Indexation of superannuation Transfer Balance Cap to $1.7m – what does this mean?
From 1 July 2021, the general Transfer Balance Cap (“TBC”) which limits the amount that can be transferred into the tax-free retirement phase of superannuation will be indexed to $1.7m (previously capped at $1.6m).
Recap – what is a transfer balance cap?
- Since 1 July 2017 there has been a cap of $1.6m that an individual can transfer into pension phase and any excess amount maintained in an accumulation account (where earnings are taxed at 15%)
- It applies to retirement phase income streams like Account Based Pensions and death benefit pensions (ie. upon the death of a spouse) and does not apply to Transition to Retirement Pensions unless they are a Retirement Phase Transition to Retirement Pension
- Depending on the member’s balance as at 30 June of the previous year and their NCC history, they may be restricted in the amount of NCC that can be contributed eg. no NCCs will be permitted for the member once their super balance exceeds $1.6m (or $1.7m from 1 July 2021)
- The general TBC is indexed to the Consumer Price Index in increments of $100,000
So what happens on 1 July 2021?
As the general TBC increases to $1.7m, gone will be the days of there being just the single cap applying to everyone. Each individual will now have their own individual TBC somewhere between $1.6m and $1.7m.
If you have never had a retirement phase pension or received a death benefit pension prior to 1 July 2021, then your TBC will be $1.7m.
Where you have previously commenced a retirement phase pension or received a death benefit pension prior to 1 July 2021, this would have been recorded by the ATO against your Transfer Balance Account (“TBA”). If your TBA has been:
- $1.6m or more between 1 July 2017 and 30 June 2021, your TBC will remain at $1.6m. You will not receive the benefit of the indexation as you have previously maximised your cap;
- less than $1.6m between 1 July 2017 and 30 June 2021, then you will benefit from partial indexation to your TBC. This increment in your TBC will be calculated based on the highest balance of your TBA.
Reminder: it does not matter if your total pension balance as at 30 June 2021 falls below $1.6m because it’s your TBA that matters.
Example 1 – starting a TBA on or after 1 July 2021
Tom turns 65 on 1 July 2021 and has an accumulation balance of $1.8m in his SMSF, of which he wants to commence an Account Based Pension (“ABP”).
As this is Tom’s first retirement phase income stream, his personal TBC will be $1.7m and this will be the maximum value that can be used to start his ABP. The remaining $100,000 will remain in accumulation phase.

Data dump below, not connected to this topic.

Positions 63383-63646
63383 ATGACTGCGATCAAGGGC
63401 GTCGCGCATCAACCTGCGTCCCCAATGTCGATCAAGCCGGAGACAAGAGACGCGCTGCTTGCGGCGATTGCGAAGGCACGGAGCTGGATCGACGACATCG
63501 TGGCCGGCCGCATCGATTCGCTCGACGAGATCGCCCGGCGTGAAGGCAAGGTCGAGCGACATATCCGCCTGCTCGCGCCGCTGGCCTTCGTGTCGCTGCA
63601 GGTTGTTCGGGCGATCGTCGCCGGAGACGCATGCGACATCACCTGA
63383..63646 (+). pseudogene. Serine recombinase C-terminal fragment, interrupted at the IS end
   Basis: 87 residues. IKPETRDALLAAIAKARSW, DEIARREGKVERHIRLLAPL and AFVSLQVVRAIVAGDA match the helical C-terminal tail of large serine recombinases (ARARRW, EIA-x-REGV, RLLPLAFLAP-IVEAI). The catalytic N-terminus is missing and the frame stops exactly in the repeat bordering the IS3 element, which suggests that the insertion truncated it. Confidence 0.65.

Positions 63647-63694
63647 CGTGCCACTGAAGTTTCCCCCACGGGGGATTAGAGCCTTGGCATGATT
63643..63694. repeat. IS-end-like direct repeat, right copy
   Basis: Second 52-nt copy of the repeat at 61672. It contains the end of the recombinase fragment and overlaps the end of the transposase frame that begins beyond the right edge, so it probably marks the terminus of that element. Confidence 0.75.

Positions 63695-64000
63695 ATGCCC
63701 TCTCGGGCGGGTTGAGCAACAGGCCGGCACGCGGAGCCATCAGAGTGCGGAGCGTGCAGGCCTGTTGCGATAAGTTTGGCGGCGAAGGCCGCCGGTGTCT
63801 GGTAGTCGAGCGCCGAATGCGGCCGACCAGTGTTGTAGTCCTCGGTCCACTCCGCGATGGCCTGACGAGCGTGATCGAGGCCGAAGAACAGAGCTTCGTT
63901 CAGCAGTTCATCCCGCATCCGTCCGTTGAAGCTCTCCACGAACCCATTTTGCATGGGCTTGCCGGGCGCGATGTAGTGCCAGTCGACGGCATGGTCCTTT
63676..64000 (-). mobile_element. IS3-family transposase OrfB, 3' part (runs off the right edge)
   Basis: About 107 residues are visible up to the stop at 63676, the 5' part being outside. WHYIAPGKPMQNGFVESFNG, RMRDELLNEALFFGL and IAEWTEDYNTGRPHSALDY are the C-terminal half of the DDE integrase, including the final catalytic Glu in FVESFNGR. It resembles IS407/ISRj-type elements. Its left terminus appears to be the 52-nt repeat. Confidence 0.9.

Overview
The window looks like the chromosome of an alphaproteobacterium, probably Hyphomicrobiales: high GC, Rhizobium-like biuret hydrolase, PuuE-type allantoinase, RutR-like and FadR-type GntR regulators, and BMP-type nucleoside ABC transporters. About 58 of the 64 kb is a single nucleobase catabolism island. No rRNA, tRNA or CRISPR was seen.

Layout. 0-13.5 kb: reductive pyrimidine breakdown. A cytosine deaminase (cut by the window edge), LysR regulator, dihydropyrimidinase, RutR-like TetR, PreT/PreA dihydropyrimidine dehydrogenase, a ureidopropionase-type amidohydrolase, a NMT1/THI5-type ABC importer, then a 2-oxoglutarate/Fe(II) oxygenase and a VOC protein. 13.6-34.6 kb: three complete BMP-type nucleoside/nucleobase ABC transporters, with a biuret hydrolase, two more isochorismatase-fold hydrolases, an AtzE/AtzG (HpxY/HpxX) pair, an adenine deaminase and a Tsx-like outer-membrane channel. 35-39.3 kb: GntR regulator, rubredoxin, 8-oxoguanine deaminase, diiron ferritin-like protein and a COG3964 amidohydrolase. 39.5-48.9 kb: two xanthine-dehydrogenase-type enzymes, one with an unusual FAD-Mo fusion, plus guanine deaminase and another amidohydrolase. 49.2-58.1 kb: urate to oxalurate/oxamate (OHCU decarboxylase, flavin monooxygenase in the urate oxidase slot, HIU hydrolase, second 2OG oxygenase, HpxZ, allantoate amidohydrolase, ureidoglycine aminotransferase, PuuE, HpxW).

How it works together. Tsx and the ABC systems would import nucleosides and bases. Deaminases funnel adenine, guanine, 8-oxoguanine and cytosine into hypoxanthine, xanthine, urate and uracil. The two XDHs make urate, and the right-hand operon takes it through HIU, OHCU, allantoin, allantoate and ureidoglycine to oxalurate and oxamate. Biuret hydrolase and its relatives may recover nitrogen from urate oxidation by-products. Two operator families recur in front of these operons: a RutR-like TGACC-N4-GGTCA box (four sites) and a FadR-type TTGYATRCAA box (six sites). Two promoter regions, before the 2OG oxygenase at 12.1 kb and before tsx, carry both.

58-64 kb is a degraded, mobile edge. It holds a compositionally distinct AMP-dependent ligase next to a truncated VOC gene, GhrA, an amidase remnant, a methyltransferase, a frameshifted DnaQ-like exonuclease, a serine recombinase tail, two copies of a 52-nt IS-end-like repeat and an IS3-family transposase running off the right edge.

Example 2 – existing TBA on or before 30 June 2021 with unchanged $1.6m TBC
Brady is now aged 68 and commenced an ABP from his SMSF on 1 January 2018 with his accumulation balance totalling $1.6m. He has been withdrawing in excess of his minimum pension payments each year in the form of lump sum commutations. As at 30 June 2021, his TBA is $1.2m.
Brady won’t be entitled to proportional indexation of his personal TBC because he had previously maximised his cap. He can however still commence a new retirement phase income stream to the value of $400,000 as his personal TBC remains at $1.6m.
Example 3 – existing TBA on or before 30 June 2021 with pro-rata increment of TBC
Gisele commenced an ABP when she turned 65 on 1 October 2020 with an amount of $1.3m and has had no other transfer balance events prior to 1 July 2021. Her unused cap amount of $300,000 as a percentage of her $1.6m TBC at 30 June 2021 is 18.75%.
So on 1 July 2021, he TBC would be indexed by 18.75% of $100,000 which is $18,750. This means Gisele’s TBC after indexation of the general TBC on 1 July 2021 will be $1,618,750.
Does this indexed TBC affect how much I can contribute?
As the general TBC equals the Total Superannuation Balance (“TSB”), then the TSB will also increase to $1.7m on 1 July 2021.
Depending on an individual’s TSB as at 30 June year, this will determine the ability to make non-concessional contributions the following year. So, if on 30 June 2021 an individual’s TSB is less than $1.7m, they can make non-concessional contributions from 1 July 2021. (Note: additional criteria need to be met if the member is aged 65 or older).
The actual contribution caps (concessional and non-concessional) do not change from 1 July 2021; only the TSB does.